Jim DelRosso is the Digital Projects Coordinator for Cornell University's Hospitality, Labor, and Management Library, where he is responsible for such projects as DigitalCommons@ILR, the digital repository for Cornell's ILR School. A digital librarian since 2009, Jim is also the President for the Upstate New York Chapter of the Special Libraries Association, and has served as the Communication & Social Media Chair for the SLA's Academic Division.
Amy Buckland is the eScholarship, ePublishing & Digitization Coordinator at McGill University Library, where she is responsible for scholarly communication, publishing initiatives, and making rare items from special collections available to the world through digitization. She loves information almost as much as Fluevog shoes, and thinks academic libraryland is ripe for a revolution. You can find her online at informingthoughts.com and in most social networks as Jambina.
CE D: Leading Library-Style: Discovering the Leader Within!
Full Day 10:00 AM – 5:00 PM
Based on the premise that you don’t need a title to be a leader, this workshop is designed to enhance personal leadership skills while exploring real-world examples of how librarians – at every level - are leading change without losing sight of their core mission and values. Participants will reach a better understanding of their most significant values, identify their leadership orientation, and formulate personal initiatives as they prepare to take their leadership to the next level and enhance their contribution to their libraries’ growth. All will walk away with a personal action plan for success.
David Bendekovic, President, The B. A. David Company, and creator and facilitator of the nationally acclaimed Lead The Change leadership development event series. He has over thirty years of practical experience in building and leading companies in highly competitive business and non-profit environments. David has also served as program director at the Leadership Institute and the Graduate School of Sales and Marketing Management at Syracuse University, as visiting instructor at the University’s Whitman School of Management, and as advisor/consultant for Student Agencies at Cornell University. Today, David serves as a visiting instructor at the University of Texas School of Information Studies and as program developer and lead instructor at the Pennsylvania Library Association Academy for Leadership Studies.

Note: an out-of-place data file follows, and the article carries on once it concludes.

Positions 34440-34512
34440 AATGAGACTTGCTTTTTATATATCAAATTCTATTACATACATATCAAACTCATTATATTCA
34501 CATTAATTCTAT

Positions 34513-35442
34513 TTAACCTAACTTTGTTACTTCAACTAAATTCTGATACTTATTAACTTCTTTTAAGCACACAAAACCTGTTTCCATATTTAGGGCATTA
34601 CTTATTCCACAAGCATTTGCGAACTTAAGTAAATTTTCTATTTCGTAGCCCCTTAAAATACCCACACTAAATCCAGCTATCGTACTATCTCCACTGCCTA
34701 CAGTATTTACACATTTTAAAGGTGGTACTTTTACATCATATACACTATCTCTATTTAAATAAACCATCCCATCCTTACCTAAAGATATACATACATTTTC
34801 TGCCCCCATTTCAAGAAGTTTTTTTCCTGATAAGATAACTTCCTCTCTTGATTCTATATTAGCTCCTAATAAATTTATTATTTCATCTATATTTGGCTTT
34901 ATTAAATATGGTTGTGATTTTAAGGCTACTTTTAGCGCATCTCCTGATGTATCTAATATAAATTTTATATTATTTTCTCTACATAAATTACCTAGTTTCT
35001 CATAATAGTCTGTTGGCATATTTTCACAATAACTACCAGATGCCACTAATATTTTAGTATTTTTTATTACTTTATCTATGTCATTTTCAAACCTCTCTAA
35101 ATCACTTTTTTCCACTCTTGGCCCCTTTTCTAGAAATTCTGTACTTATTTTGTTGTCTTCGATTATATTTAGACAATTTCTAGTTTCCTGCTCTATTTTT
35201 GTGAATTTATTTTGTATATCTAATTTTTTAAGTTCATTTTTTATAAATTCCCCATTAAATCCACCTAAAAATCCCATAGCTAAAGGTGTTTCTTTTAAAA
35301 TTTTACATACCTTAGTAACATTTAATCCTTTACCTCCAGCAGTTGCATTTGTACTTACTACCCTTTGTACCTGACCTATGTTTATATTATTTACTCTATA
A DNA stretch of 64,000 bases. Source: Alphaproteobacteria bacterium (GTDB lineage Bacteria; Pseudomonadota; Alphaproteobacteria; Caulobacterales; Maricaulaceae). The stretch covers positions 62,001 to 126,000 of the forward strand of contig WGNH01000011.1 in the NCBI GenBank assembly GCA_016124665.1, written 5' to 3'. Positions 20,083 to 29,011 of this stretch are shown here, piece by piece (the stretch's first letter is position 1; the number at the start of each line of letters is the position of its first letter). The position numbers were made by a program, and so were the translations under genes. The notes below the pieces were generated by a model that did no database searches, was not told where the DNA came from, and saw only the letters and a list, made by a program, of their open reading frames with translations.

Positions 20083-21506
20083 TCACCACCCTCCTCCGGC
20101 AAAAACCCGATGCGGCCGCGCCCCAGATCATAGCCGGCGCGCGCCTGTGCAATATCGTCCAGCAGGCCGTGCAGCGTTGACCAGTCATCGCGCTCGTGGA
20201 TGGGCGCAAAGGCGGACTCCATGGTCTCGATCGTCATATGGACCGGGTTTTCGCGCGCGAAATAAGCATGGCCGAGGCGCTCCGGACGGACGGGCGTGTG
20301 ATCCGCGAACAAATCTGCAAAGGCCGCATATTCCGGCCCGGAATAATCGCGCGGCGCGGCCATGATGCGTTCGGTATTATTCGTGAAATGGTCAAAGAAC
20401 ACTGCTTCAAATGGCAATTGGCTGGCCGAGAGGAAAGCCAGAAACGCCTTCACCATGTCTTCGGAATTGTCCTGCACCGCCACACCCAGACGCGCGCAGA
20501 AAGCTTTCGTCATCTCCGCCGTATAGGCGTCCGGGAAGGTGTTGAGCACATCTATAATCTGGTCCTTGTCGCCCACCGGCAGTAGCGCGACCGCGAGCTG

CE E: Build Your Common Core Compass with Nonfiction Resources
Full Day 10:00 AM – 5:00 PM
Help your library shine as you build your knowledge base about the Common Core (CC) Standards. Nonfiction is the magnetic center of CC implementation. Learn how to assemble resources that will attract attention and help prepare your patrons and students to appreciate all the features nonfiction has to offer. Be ready for those parent and teacher questions about where to find informational text and field questions about text complexity. Create the sparkle and fizz that nonfiction can be!
Each attendee is asked to bring 3 to 5 books that they feel represent quality nonfiction and an Internet ready device for the hands-on portion of this workshop.
Good Marc Quote:
“If the CC is anything, it is — or should be — a way to create more of these hot spots of knowledge — where kids learn enough to become curious, to want to know more, to ask new questions — then all of us work together to feed their hunger.”
--Marc Aronson - Nonfiction Matters Blog 12/21/11
Dr. Marc Aronson has over 30 years experience in the field of nonfiction as an award-winning author and editor of children’s and young adult nonfiction trade books, and as a professor at Rutgers University in the School of Communication and Information. He is a passionate advocate for nonfiction and writes an online column for School Library Journal titled “Consider the Source.”